UN International Anticorruption Day highlights democracy as a human right
Today marks the 16th United Nations International Anti-Corruption Day, established in 2003 because the UN recognizes that corruption—“a complex social, political and economic phenomenon that affects all countries”—undermines the very foundation of democratic institutions by distorting electoral processes, perverting the rule of law, and stunting economic development.
This day is particularly relevant to us today in the United States. Over the past decade corruption in America has drastically increased, in large part because it has been sanctioned by disastrous Supreme Court decisions, most notably the 2010 Citizens United v. FEC decision, which ruled that money is the same as free speech and its use cannot be restricted in our democratic processes. In the Citizens United ruling, the Supreme Court said that unlimited election spending, distinct from quid pro quo, would not create an atmosphere of corruption. Unfortunately, this has proven to be entirely false in practice.
Evidence of increasing corruption is all around us. The Economic Intelligence Unit downgraded America from a “full democracy” to a “flawed democracy,” citing Americans’ drop in confidence in governmental institutions and a rise in U.S. inequality. It’s no wonder Americans have lost confidence in our institutions. Since the Citizens United decision, election spending has skyrocketed, topping $5 billion in 2018. Studies find that the American people’s opinion of a given piece of legislation has virtually zero impact on its likelihood of passage, while elite interests’ preferences are strongly correlated with legislative outcomes. And because of concentrated power among the two major political parties, a full 86 percent of U.S. House elections aren’t even considered competitive. Unlimited political spending has created a political environment that caters to the wishes of the wealthy and powerful few, and disregards the voices of the many.
What are the impacts of this increased corruption? According to the UN, they are severe. The UN describes corruption as an impediment to progress toward every Sustainable Development Goal—the set of 17 “Goals to Transform the World” that call on countries across the globe to promote prosperity while protecting the planet by ending poverty, promoting economic growth, and addressing a range of social needs including education, social protection, job opportunities and environmental protection. “Corruption begets more corruption, and fosters a corrosive culture of impunity,” says UN Secretary-General Antonio Guterres.
Here in the U.S., we are seeing the impacts of corruption exactly as the UN describes. Our electoral processes are distorted, with powerful and wealthy special interests funding the ever-escalating costs of election and reelection campaigns, and manipulation by powerful political parties undermining the competitiveness of elections; the rule of law is perverted as special interests gain increasing influence over legislation; and economic development is stunted as small and emergent businesses struggle to compete against entrenched interests that get to set the rules of the game through spending to influence policy.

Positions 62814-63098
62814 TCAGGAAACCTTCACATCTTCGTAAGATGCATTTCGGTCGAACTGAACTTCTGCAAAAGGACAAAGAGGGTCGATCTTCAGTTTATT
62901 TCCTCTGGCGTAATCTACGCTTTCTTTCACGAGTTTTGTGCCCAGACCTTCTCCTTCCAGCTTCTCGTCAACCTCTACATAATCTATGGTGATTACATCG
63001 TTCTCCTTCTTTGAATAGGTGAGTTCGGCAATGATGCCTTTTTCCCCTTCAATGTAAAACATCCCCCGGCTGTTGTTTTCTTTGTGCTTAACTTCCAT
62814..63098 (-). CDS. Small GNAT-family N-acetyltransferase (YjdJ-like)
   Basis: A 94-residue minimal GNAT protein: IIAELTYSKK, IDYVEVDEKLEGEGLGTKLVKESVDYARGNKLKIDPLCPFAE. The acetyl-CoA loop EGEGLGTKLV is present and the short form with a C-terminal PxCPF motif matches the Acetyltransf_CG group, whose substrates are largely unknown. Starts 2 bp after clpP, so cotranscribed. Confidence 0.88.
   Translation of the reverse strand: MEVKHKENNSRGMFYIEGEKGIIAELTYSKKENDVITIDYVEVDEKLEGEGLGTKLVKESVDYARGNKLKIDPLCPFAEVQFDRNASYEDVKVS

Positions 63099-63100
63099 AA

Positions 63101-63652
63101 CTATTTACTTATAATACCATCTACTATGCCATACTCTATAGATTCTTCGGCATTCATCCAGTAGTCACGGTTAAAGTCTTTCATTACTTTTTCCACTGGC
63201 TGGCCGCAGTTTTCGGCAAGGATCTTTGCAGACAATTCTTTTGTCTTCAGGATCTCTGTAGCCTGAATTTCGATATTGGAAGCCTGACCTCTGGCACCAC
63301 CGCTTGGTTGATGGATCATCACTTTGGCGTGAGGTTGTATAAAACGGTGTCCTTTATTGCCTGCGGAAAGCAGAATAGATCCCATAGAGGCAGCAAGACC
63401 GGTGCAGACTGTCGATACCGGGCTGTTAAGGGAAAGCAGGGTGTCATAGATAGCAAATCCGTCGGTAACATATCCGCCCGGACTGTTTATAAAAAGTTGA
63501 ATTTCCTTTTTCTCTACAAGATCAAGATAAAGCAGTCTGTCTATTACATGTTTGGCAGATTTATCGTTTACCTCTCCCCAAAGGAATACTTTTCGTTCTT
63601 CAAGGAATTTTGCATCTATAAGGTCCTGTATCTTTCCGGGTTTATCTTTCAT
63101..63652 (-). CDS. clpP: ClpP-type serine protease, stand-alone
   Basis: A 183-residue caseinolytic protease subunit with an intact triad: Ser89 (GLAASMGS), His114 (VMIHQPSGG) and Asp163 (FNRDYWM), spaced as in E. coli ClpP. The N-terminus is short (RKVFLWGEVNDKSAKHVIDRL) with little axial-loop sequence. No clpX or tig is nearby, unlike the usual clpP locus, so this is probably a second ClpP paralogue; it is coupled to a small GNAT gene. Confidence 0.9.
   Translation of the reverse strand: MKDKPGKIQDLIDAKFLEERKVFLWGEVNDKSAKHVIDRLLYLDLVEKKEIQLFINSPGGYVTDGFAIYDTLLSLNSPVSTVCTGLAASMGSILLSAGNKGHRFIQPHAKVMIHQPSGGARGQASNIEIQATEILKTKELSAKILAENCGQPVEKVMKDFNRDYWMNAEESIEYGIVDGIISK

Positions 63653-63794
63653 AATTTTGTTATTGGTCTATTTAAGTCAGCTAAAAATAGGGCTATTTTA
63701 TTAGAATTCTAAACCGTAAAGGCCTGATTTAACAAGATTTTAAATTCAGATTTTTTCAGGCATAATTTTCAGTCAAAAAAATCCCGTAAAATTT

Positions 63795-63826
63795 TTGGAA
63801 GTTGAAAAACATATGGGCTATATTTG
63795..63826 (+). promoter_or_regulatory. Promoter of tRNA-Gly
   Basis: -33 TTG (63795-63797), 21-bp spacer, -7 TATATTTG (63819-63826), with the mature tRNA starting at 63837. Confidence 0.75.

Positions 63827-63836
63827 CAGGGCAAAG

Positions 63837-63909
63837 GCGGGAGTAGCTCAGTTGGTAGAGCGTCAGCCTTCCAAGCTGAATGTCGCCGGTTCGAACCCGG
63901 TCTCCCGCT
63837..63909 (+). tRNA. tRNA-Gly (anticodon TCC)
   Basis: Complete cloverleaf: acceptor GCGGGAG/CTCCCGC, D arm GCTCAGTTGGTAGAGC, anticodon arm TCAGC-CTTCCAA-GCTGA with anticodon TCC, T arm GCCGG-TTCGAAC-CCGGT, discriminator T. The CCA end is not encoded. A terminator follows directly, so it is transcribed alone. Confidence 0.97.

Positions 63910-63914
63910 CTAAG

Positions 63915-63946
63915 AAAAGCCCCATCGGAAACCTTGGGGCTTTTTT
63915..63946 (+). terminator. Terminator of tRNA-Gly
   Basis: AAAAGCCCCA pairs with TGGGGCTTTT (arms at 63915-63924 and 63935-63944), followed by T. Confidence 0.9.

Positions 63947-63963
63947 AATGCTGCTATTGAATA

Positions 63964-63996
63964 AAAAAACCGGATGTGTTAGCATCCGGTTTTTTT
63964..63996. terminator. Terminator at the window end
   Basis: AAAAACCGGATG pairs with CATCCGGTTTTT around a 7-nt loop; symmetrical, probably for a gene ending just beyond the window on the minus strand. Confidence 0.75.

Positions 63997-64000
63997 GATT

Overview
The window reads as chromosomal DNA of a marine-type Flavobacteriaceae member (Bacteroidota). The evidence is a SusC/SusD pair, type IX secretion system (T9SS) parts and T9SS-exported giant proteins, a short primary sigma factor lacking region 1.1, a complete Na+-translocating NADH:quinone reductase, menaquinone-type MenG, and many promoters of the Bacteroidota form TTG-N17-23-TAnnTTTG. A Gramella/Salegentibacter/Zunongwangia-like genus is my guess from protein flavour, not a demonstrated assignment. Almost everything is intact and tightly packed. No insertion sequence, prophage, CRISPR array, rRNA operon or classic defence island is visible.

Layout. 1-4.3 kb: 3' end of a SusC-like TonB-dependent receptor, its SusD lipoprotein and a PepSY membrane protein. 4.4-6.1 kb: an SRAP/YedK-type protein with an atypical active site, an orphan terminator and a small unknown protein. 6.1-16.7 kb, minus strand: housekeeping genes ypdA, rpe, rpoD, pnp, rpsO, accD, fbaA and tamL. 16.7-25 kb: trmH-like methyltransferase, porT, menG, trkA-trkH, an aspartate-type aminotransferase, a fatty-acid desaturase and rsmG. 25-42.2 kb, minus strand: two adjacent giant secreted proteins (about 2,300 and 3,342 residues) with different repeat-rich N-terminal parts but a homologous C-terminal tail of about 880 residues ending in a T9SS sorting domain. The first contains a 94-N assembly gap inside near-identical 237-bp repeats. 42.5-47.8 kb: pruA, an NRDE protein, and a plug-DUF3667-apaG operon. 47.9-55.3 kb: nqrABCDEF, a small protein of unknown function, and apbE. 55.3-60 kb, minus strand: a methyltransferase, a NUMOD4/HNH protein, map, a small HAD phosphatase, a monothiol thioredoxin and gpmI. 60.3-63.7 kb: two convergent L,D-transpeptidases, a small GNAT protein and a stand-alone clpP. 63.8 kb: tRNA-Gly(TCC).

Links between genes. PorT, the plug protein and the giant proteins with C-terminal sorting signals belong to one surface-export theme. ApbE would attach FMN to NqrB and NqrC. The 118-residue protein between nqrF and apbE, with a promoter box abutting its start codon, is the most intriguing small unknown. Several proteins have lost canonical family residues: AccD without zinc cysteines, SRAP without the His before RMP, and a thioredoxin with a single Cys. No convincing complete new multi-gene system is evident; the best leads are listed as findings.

So how do we address this problem? The answer lies in citizen action. As our partners at Represent.us highlight in this recently released video, throughout history, when movements hit the critical mass of engagement from just 3.5 percent of the population, they always win systemic change. Despite understandably high levels of disillusionment among the American voting public, our participation in our representative government will make a difference—indeed, it is the only thing that will.
The UN names two key factors that can move the needle on anti-corruption efforts: empowering and mobilizing youth to fight for a corruption-free future; and citizens taking action, becoming leaders, and holding political leaders accountable. These factors align with our viewpoint at American Promise. Our Cause of Our Time program empowers youth to support a constitutional amendment to address systemic corruption and overturn Citizens United. The Candidate Pledge program is successfully holding elected officials and candidates to task by asking them to sign our Candidate Pledge—13 of the current and former 2020 presidential candidates have signed, including Rep. Tulsi Gabbard (D-Hawaii), Sens. Amy Klobuchar (D-Minn.), Elizabeth Warren (D-Mass.), and Bernie Sanders (I-Vt.); and Republican Bill Weld. And our national network of active citizen leaders—hundreds of thousands across every state in the nation—are effectively and rapidly driving state-by-state victories in towns, cities and states across the country.
While many issues face our nation and the world, the UN understands that corruption in political systems undermines the basis of democracy, which acts as the underpinning of every other issue driving a better world—from equal rights for women and empowering youth to ensuring free and fair elections. Corruption is a uniting factor in the U.S.—in a recent bipartisan survey, Americans named it the No. 1 issue facing our nation. Americans know and the UN knows: Corruption is the fundamental issue we must resolve if we hope to build a better country and a better planet. The way we address this problem is through citizen action. Political disillusionment is understandable, but addressing political corruption is and must be the work of the people, united as American citizens.
Leah Field is managing director of American Promise.
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